Big Trees Sale
The Spring 2016 Big Trees Sale was a success! Thank you to everyone who bought trees from the sale.
The Big Trees Sale will no longer be available. In its place we will be having a fall tree give away to Baltimore County residents. This is an exciting opportunity to reforest your backyard with native trees. More information will be coming soon. Thank you for being part of our program.
- What Are Big Trees?
- Why Plant Big Trees?
- Plant Trees in the Right Place
- Big Trees Shelter Kits
- Have a Large Area to Plant?
Big Trees are Maryland native species such as oaks and maples that grow taller and cast shade over a wider area than do smaller trees such as dogwoods and flowering cherries. Big Trees need room to grow and take longer to mature, but they provide greater and longer-lasting benefits to homeowners when properly sited.
If you have room on your property for a Big Tree, there’s a tree species adapted to your site’s conditions, whether it’s wet, dry, sunny, shady, flat or hilly! Descriptions and growing conditions for each species are provided below.
Planting large trees is so advantageous that the better question may be “why not Big Trees?” When properly selected, located, planted and maintained, native overstory trees:
- Provide shade and funnel air in the summer for cooling and form windbreaks in the winter for warming
- Soak up excess storm water, filter pollutants and control erosion
- Improve community aesthetics and increase property values
- Provide bird and other wildlife habitat
- Reduce energy costs, clean the air and sequester carbon dioxide
- Contribute to Maryland’s 2020 goal of “No Net Loss of Forests” and the County’s Tree Canopy goals
- Facilitate Baltimore County’s work to help restore the Chesapeake Bay.
Big Trees species generally outperform smaller ornamental tree species for providing environmental benefits. Compare these three Big Trees species (PDF) to three common understory ornamental species of different sizes for their ability to soak up excess rainwater, save energy through shading, remove atmospheric carbon and add to property values for single family homes.
Baltimore County encourages citizens to consider planting oak species due to their superior habitat value. Research shows that in the spring, the leaves of oak trees are a critical food source for moth caterpillars that breeding songbirds gather to feed their hatchlings. Oaks are the preferred food source for 534 species of moth caterpillars, whereas maples support 285 species, beeches support 126 species and sweetgum provide little or no food source for birds. The oak forests that once dominated our region are declining and Big Trees is a great way you can help restore our forest ecosystems.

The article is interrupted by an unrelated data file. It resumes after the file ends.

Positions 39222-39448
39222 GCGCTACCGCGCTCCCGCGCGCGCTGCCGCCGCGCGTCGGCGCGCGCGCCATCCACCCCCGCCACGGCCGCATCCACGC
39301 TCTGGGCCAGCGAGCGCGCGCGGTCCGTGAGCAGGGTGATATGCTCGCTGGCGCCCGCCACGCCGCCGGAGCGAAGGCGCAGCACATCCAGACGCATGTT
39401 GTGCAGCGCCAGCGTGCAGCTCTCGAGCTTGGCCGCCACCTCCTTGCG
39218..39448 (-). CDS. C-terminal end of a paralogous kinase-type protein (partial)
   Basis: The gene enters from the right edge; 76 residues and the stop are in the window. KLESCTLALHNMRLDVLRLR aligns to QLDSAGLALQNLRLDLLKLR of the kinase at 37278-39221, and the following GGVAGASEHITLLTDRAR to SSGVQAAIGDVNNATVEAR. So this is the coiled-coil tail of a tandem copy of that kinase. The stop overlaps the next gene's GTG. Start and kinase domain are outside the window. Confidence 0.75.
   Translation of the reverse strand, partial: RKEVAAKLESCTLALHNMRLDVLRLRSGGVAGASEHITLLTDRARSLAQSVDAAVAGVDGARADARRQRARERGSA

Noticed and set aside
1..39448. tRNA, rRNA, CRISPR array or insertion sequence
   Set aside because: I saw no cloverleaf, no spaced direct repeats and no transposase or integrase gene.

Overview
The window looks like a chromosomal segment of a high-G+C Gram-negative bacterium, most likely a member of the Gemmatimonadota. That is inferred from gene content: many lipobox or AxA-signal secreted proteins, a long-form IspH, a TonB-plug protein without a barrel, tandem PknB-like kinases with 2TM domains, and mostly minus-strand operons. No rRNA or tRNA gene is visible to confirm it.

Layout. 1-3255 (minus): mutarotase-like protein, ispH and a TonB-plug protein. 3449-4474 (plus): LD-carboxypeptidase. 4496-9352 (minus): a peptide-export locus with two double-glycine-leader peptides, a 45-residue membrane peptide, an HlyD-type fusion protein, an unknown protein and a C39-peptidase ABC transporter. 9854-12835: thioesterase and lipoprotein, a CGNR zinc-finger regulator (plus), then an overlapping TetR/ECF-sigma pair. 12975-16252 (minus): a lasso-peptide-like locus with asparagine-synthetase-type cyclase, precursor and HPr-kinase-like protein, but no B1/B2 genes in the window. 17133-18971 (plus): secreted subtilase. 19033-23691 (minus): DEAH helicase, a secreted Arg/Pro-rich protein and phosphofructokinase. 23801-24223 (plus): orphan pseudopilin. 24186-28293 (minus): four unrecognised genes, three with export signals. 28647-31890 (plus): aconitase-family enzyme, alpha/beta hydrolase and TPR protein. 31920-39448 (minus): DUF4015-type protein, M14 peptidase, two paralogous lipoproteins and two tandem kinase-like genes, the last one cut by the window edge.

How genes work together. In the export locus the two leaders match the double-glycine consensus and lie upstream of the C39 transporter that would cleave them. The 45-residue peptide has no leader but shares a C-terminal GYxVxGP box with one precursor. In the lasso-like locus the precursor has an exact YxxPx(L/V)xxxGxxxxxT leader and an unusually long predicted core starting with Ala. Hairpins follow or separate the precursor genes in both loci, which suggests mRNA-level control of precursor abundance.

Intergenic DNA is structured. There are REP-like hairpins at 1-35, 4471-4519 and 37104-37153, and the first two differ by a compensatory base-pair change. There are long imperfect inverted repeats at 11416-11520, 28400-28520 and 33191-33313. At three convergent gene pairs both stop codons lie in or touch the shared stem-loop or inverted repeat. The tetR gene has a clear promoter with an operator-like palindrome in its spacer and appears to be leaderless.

Species typically for sale are listed below. Pictures and descriptions of the Big Trees species (PDF) are available. Understanding a species’ appearance, size, soil preferences, sunlight requirements and relative tolerance to urban conditions can help you determine which Big Tree is right for your yard. Important factors include the moisture and consistency of the soil, the amount of sun exposure and the degree of soil compaction.
The following species were available for the Spring 2016 sale:
- Black Oak
- Chestnut Oak
- Pin Oak
- White Oak
- Pignut Hickory
- Swamp White Oak
- Northern Red Oak
- Scarlet Oak
- River Birch
- White Pine
- Red Maple
If you aren't sure where to plant your tree, EPS has developed guidelines for community planting projects which can help you determine which species is right for your home and where to plant to avoid any problems.
Trees should be planted in the right location to protect power lines from damage. Read about Baltimore Gas and Electric's (BGE) Right Tree Right Place Program for more information.
Tree shelter kits are sold to protect your trees from deer browsing and buck rubbing. Each kit costs $8 and includes:
- A 64-inch length of deer fencing to make a 20-inch diameter, five-foot tall tree shelter
- Two six-foot heavy duty wood stakes
- Six nylon cable ties to attach the shelter to the stakes
- Directions for assembly and installation
If you have one acre or larger of land in Baltimore County that you (or you and a contiguous neighbor) would want to reforest, we are interested in working with you as part of our expanded reforestation efforts for the Chesapeake Bay Watershed Implementation Plan (WIP). Trees planted through the WIP program incur no cost to homeowners or landowners. Funding for Phase II of the WIP was generated through Baltimore County's Stormwater Remediation Fee.
If you can't find the Big Tree species you are looking for you can also visit one of the retail nurseries or garden centers in Baltimore County.
For information about 200 species of forest trees, see the USDA Forest Service Agricultural Handbook 654: Silvics of North America, Volume 1-Conifers and Volume 2-Hardwoods.
If you need assistance or have questions, send an email to email@example.com.
Revised August 11, 2016